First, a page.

Former Winona swim coach overcoming heart disease, sets national and world swim records

Mayo Clinic doctors help Masters Swimmer reach record goals after heart disease setback

AMES, Iowa. (WKBT) – COVID-19 has our attention, but we often forget the leading cause of death in American men and women is heart disease. A former Winona swim coach and now competitive swimmer stared death in the face. However, he says his physical fitness from the sport he loves saved his life.

Life doesn’t pass on a linear path.

“For me is just a wonderful sense of security and peace,” said Trip Hedrick, a U.S. Masters Swimmer and former head men’s swimming coach at Iowa State University.

Hedrick understands the waves that can knock a person off their journey.

“I’m much more comfortable than on land,” Hedrick said. “I think a lot of swimmers will tell you that.”

His quest started in the heart of Minnesota.

“Started swimming at Bemidji State,” he said. “I found a coach that really opened the door, life-changing experience, gave me a chance to be on a team.”

Bemidji State is where his heart fell for this Olympic sport.

Hedrick is a member of the NSIC Hall of Fame. He took his first coaching job at Winona High School in 1977. He later coached as an assistant for the 1988 National Champion Texas Longhorns, before becoming the head swimming coach at Iowa State.

“Became involved in Masters Swimming,” he said.

He’s now one of the best athletes in U.S. Masters Swimming, a competitive organization for numerous adult age groups. Hedrick is so good he set 30 national records and an additional nine world records. His path forward took a big step back in 2000.

“I was kind of in denial,” he said. “I thought maybe this is asthma or something else.”

Hedrick passed a stress test with no problem. However, his heart spoke to him.

“I had the widow maker, 99 percent blockage in my left anterior descending artery,” he said.

Doctors placed the first stent to unblock the artery. He was only 46 years old.

“Unfortunately it wasn’t my last,” Hedrick said.

He received two more stents up to 2018 when Mayo Clinic doctors saw something.

“And that was enough to get me worried,” said Dr. Panithaya Chareonthaitawee, a Mayo Clinic cardiologist.

Hedrick needed bypass surgery.

“You don’t usually expect to walk into a room and find a patient who looks more physically fit than the doctor is,” says Dr. John Stulak, a Mayo Clinic cardiovascular surgeon.

Stulak performed Trip’s heart surgery.

“Heart surgery is not a cure. We’re basically resetting a clock,” Stulak said. “Coronary artery bypass surgery is basically plumbing. Our job is to route blood around the blockages.”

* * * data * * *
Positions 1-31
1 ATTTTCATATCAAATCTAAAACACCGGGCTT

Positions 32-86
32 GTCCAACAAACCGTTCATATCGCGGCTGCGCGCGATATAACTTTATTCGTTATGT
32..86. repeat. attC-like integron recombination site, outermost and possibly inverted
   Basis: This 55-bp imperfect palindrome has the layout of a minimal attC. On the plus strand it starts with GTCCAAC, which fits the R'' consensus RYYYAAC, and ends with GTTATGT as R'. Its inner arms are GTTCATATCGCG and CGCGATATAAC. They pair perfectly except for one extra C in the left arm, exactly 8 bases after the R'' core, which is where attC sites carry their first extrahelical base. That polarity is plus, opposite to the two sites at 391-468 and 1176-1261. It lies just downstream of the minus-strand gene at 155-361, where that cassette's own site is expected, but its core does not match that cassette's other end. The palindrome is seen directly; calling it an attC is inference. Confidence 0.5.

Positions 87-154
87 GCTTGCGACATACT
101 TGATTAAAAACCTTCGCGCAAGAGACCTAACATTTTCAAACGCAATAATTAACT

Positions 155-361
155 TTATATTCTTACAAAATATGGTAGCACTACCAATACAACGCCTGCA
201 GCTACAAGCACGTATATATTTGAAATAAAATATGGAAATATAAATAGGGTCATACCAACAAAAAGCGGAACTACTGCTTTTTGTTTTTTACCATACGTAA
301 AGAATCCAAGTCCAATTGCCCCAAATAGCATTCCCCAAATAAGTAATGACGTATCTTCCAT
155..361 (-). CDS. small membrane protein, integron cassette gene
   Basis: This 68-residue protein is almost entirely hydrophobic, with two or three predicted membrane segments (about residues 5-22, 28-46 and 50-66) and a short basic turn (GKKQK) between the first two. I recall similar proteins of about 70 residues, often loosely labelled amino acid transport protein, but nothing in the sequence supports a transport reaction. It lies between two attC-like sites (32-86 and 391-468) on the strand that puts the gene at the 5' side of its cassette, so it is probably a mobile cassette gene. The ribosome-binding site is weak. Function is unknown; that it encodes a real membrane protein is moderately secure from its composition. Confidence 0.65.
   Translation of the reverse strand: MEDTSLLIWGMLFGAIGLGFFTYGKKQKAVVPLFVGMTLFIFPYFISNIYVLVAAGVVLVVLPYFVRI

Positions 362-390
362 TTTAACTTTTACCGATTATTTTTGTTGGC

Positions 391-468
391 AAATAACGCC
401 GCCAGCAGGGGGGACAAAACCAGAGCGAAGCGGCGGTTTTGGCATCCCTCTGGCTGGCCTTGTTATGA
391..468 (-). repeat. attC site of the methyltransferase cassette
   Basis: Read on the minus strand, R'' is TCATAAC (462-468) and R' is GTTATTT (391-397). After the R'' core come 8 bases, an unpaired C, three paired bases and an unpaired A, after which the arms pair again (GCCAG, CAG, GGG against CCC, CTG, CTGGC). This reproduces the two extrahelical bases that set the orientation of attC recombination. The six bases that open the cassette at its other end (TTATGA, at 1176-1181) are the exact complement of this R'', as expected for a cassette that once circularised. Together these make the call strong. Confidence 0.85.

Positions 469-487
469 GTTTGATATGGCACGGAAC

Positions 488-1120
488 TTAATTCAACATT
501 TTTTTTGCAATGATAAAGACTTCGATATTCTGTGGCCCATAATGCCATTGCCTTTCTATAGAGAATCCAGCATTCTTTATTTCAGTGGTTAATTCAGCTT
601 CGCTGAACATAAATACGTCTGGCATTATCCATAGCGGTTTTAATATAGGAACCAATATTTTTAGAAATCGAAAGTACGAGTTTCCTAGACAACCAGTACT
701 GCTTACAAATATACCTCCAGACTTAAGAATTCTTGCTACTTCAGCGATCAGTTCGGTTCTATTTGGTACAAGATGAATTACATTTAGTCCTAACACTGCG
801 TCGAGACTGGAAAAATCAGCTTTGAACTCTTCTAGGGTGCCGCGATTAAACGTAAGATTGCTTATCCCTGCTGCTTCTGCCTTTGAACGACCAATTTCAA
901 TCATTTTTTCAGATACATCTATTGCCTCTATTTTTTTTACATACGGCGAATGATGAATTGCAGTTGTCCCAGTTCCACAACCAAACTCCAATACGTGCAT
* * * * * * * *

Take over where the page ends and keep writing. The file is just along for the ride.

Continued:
This hurt Hedrick mentally just as much as it did physically.

“It hit me really hard that I was fit,” he said. “I tried to do everything I could to not be one of those guys that drop dead on the pool deck.”

Chareonthaitawee said a lot of factors come into play with heart disease.

“Some patients have just very vague symptoms,” Chareonthaitawee said. “We think that genetics play a big role in the development of heart disease,” says Dr. Chareonthaitawee. “Sometimes patients do everything that they can. They do everything right, and the disease still progresses.”

For Hedrick, the world records and national championships did not measure his career as an athlete. He focused on how he would respond in the face of this crisis.

“I think being fit probably saved my life,” Hedrick said.

Hedrick found himself back in the pool just a couple of months after his surgery.

“Let me tell you that felt the best,” he said. “Just getting back into my element.

“I said: ‘I’m so appreciative of what you’ve done for me. I’m going to promise I’m going to set a world record for you.'”

Hedrick’s doctors supported his mission.

“I made a promise right back to him that I would be in the audience when he did it,” Stulak said.

Life is messy and Trip took the path he was given and continued to push forward one stroke at a time.

“I want to be the one that tries to defy perceived limitations of what you can do or how fast you can go,” Hedrick said.

“I don’t suffer survivors’ remorse. I call it survivors’ reflection.”

In August he achieved his goal.

“I would say I pretty much crushed the world record,” Hedrick said.

Those who know Trip understand his best time in the pool is always the next one.

“I celebrated for a day and got back into training for nationals,” Hedrick said.

He pushed past his given path. This response to this crisis is how you measure a champion’s heart.  Hedrick will compete in another national swim meet in Ohio in October. He said to form healthy habits now and take care of your heart because you only have one.

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